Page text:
Disapproving Of Daughter’s Boyfriend

Dear Sara,

We have an eighteen-year-old daughter who is a freshman in college. Her mother and I are professionals and have more than adequate income and a nice home. I think of my daughter as naive. She is dating a young man who I don’t feel is trustworthy. He’s not in college and apparently doesn’t plan to go and works at a fast food place. She has an allowance and most of the time pays for their dates. She has brought him to the house a few times and he doesn’t make eye contact very often. I don’t want her to date this guy but I don’t think she would follow my advice. Is there any way to stop this relationship?
-Mark




Dear Mark,

When a woman loves a man, she sees only what she wants to see. If you told your daughter negative things about her young man she would not believe you and would be angry with you. You can’t give her your maturity or good sense so all you can do is wait and see what happens and be there for her if she needs you.

This young man may be intimidated by your home and money and is afraid of interacting with you. He may have a plan other than college to support himself. He apparently needs time to mature. Your instincts may be right but your daughter will have to figure that out for herself.
-Sara

Comments

  1. Granny in Ga says:

    Find something fun and constructive for your daughter this summer that gets her out of town. Internship? Job? Camp counselor? Take her on a road trip or cruise? Get her around other guys who are more productive. You should have been planning ahead for summer and vacations.

  2. Granny in GA has some really good ideas
    for possibly changing the coarse on this relationship for the better. Being concerned
    for your daughter’s well -being is a big deal.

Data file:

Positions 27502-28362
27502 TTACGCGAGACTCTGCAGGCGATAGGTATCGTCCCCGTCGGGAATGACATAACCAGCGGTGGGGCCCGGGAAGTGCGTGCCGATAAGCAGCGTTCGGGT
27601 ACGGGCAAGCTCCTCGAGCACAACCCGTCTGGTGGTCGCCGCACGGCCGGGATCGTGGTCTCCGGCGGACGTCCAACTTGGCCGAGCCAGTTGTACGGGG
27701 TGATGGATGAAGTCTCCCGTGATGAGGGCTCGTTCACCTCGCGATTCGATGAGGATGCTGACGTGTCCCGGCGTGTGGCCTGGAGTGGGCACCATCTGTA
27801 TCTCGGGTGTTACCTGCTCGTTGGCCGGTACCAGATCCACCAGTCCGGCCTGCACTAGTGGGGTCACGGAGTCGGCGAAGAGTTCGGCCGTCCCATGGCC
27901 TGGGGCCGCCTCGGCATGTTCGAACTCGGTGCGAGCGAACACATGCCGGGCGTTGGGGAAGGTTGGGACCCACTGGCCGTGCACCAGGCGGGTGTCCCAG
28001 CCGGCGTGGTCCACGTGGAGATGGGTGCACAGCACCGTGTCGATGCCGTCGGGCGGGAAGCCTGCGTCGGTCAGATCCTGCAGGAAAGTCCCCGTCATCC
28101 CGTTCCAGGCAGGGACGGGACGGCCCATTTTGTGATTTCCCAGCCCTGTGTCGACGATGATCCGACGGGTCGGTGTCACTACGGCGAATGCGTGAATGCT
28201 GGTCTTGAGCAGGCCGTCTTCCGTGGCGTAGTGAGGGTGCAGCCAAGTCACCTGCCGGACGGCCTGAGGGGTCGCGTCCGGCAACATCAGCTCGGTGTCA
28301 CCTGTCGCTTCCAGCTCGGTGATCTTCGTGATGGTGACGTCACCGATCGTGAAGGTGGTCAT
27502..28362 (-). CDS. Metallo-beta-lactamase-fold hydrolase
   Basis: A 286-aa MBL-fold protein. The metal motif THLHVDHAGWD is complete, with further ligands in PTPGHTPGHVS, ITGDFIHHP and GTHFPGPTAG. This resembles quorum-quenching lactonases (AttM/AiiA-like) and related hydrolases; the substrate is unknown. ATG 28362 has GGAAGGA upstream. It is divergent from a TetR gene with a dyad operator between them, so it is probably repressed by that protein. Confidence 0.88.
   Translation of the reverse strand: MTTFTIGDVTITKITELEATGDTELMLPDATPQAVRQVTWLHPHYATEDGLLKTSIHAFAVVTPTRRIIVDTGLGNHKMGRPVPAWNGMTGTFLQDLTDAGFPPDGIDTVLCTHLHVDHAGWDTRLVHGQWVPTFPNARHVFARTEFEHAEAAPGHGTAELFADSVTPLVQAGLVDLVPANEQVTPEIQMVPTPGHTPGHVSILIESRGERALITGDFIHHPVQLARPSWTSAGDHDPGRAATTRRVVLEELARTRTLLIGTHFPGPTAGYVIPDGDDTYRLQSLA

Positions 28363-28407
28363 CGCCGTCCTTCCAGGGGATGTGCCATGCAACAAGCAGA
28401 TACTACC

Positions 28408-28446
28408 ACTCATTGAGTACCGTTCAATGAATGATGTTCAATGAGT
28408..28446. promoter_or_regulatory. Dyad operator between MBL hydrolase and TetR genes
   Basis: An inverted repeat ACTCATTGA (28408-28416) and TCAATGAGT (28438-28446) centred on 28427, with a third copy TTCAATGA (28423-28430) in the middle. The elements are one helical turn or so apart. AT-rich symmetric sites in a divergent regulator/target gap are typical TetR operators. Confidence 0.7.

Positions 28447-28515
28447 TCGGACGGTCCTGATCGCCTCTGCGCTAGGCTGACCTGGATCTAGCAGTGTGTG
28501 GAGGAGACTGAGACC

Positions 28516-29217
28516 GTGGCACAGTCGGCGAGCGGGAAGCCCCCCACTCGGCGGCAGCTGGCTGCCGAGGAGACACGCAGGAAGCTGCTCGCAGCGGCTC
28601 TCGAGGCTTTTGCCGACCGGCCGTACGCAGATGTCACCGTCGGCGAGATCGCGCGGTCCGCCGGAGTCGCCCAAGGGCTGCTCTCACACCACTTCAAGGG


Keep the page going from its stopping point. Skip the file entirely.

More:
3. mpkoontz says:

    There’s lots and lots of things involved in this, so it’s hard to give an easy answer. Does the boy give the daughter something she can’t get from the parents? Does the daughter have a strong enough (personal) NO to decide what she really wants, and what she won’t tolerate?
    I agree, simply disapproving probably won’t work (but it MAY weigh in her decision making). Your daughter needs to develop “thinking” skills for herself. Try acting like it’s no big deal, but start asking her (like her friends might do) questions to get her to think: What do you like about him? What do you have in common? What are his dreams for the future? *Note: Unfortunately nearly all teenagers lie as naturally as breathing, so don’t bother asking these things of him. In fact, only ask questions about the “other” one (to them). Teach her to think for herself, and make sure she’s safe (and knows what to do if things go south). You might have to give her “trigger” scenarios to define (gone south) situations. For safety.:)

  4. Maybe the daughter’s parents could befriend the boyfriend, maybe even finding out why he’s not raising the bar for his own success. Maybe he doesn’t have support and encouragement. Maybe he feels judged. Maybe your daughter will tire of the attention…

  5. Uncle Phil says:

    My daughter was in a great college away from home pursuing a career in genetics when she met a boy who had no interest in college. He hated taking tests while he was in high school. He graduated high school with a less than stellar GPA. As her father I was very concerned that this young man would hold her back from becoming the best she could be. Skip ahead 18 years. My daughter is a certified genetics counselor with several advanced degrees and her own 14 year old daughter as intellectually gifted as her mother. The young man I had many concerns about sells tools from multiple tool trucks he operates over a large area of Texas. He provides his family with a very nice and loving home and standard of living. He employs 5 other people to help run his trucks and order tools and supplies. My daughter continues working from home as a counselor.

    The point I am trying to make is that as a father, I could not understand how my daughter with all her college education could have a good life married to a man with only a high school education. I was wrong. My son-in-law is a hard working loving husband and father and I am very proud of his accomplishments.

  6. Maybe your daughter needs less money for her allowance. Just a thought.

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